History, mining and the Old West: my favorite interests led me to explore the backroads and mining districts of the Blue Mountains in Eastern Oregon.
Editor's Introduction Waldemar Lindgren of the U.S. Geological Survey
I collected a few maps and at first visited the well-known ghost towns and mining camps. I would try to visualize these old camps and all their activity. But I wanted more information on the lesser known areas. I could see old tunnels and piles of waste rock not mentioned on my maps and the well-known areas were too well-known.
I had an old book that listed a geologist of the name of Lindgren who had visited the Blue Mountains in 1900. His report "The Gold Belt of the Blue Moutains of Oregon" was sent back to the U.S. Geological Survey after his survey in August through December 1900. After mining the library, I found his report and it was everything I wanted and more. I packed my truck with camping supplies and Lindgren's report. Off I went to the "gold belt" (again and again) with my new found information.
Now I could go to an interesting area, know the name of the mining district I was in, the name of the mine, and know what the vein material looked like, how much gold was in the ore, the bonanzas, how many feet of development, shafts, levels and so on in 1900. This turn of the century report really made my visits so much more enjoyable. I collected some nice minerals, panned a little gold, and I spent some time thinking about sll the old fellas who were here before me, and that I was standing on the very spot, geologist Lindgren had stood, 95 years ago.
Professor Lindgren as he became known in later life (he taught at MIT} gave me a wonderful perspective about the Blue Mountains. I believe he was the first to decipher the geologic history of the great out-pouring of lava in this region. When you or I travel to Baker City and look around, we see the beautiful Blue Mountains and off to the Northeast, the Wallowa (Eagle Creek} Mountains. Quoting from geologist Waldemar Lindgren when he veiwed the same area:
That the pre-Neocene rivers had excavated their channels to a greater depth than the present streams is certain, that the lavas descended to the level of Snake River below Huntington, and that mighty stream flows for many miles on a basaltic bed. Take away the lava flows which covered the flanks of the Blue mountains, and you would see rising to imposing heights almost from sea level and separated by a lower gap, too great, roughly circular moutain groups - the Eagle Creek Mountains and the Blue Mountains proper.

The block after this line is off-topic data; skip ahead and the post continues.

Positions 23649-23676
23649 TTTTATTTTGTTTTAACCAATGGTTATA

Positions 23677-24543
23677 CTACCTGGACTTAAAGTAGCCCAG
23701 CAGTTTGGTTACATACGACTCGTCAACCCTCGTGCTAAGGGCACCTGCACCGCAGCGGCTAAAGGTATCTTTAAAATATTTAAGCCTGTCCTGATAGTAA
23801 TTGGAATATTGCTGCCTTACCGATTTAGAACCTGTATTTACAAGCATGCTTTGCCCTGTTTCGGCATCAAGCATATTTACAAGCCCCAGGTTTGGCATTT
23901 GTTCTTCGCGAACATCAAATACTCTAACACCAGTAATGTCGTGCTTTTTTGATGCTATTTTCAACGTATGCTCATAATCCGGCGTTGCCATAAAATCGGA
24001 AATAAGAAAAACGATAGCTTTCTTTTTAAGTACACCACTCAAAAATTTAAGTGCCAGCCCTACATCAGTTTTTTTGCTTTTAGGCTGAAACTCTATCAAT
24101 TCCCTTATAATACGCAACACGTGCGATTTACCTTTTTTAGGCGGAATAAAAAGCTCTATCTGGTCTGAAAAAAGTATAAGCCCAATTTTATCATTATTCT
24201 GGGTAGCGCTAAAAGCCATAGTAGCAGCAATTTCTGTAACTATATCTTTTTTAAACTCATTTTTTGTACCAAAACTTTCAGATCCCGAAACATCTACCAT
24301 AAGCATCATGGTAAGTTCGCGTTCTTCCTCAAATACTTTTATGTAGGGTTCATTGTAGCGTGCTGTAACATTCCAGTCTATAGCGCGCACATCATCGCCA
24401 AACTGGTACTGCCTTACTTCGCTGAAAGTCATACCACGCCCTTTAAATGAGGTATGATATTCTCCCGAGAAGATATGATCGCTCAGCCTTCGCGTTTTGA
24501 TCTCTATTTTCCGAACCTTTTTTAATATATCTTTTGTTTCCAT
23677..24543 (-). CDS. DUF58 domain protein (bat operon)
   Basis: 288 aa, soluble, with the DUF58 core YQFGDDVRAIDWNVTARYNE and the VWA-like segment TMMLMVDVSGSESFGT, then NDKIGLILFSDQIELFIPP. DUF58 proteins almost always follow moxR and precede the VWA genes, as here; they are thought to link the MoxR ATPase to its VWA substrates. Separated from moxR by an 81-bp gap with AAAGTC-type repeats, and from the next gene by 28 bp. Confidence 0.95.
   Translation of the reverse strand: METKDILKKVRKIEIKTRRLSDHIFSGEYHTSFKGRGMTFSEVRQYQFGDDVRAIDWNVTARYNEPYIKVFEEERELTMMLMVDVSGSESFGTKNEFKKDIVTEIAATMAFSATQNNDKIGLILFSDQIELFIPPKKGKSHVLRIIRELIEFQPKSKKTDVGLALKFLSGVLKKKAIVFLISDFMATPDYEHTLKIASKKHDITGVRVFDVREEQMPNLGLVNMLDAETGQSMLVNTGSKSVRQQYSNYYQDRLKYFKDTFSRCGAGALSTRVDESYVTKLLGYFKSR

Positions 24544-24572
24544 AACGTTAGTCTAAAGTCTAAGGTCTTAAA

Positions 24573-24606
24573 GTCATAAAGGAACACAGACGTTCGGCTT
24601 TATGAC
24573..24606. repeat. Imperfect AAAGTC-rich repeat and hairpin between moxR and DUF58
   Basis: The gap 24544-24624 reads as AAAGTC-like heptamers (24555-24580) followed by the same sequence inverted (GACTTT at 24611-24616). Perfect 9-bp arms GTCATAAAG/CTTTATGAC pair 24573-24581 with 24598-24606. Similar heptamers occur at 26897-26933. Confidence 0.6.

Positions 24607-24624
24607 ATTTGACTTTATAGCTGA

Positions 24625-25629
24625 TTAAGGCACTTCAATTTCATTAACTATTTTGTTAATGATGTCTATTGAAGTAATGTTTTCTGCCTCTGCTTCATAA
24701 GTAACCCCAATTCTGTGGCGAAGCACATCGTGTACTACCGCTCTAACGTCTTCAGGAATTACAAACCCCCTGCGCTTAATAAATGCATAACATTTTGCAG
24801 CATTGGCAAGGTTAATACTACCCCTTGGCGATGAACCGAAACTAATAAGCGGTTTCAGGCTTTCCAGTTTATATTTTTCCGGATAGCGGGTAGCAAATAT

Then, as now, the Blue Moutains were seamed by gold and silver veins, and the gold-bearing gravels accumulated in its valleys. The formation of the veins followed the great intrusions of granitic rocks.
Such were the conditions when the great neocene lava flows began to pour out from numberless fissures on the flank of the mountains. At first came rhyolites and andesites, then basalts in increasing volume. Lava streams covered each other in endless succession. The lower water courses became filled with basalts, daming the headwaters and creating the lakes. The sharp slopes became sloping plateaus, and finally the Blue mountains stood like islands in a basaltic sea. A salient of the Idaho mass, separated from it by the black surface of slowly cooling flows.
Reading that description made me see these mountains differently than before. After my visits to Eastern Oregon, I wanted to know something more about Waldemar Lindgren. It's interesting what I found out. So, I thought I'd share with you a short biography of Waldemar Lindgren. You can imagine: For more than nine years of geological field work he traveled by steam train, stagecoach, buck-board wagon and by foot. He was a prolific writer, much of which was written by candle light and kerosene lamp.
I'll be adding more of his reports as often as possible. If you would like to comment, send email to the editor at firstname.lastname@example.org. We're interested in hearing from you especially if you've been to Eastern Oregon, the Wallowas, the Blues, or if you know of Prof. Lindgren and his trips to the many other gold camps in the West. These stories are available to our electronic readers as part of our contribution to the information available on the Internet. ~ Keith Whittle, editor
Read our other gold mining editions:
[Sumpter, Oregon 1900 | Gold Seekers Rush to California]
[ Oregon: Land of Gold & Opportunity | Dequille Reports from the Comstock]
Bridget E. Smith, editor & publisher
Short Biography of Waldemar Lindgren | "Gold Belt of Eastern Oregon"
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Published in Portland, Oregon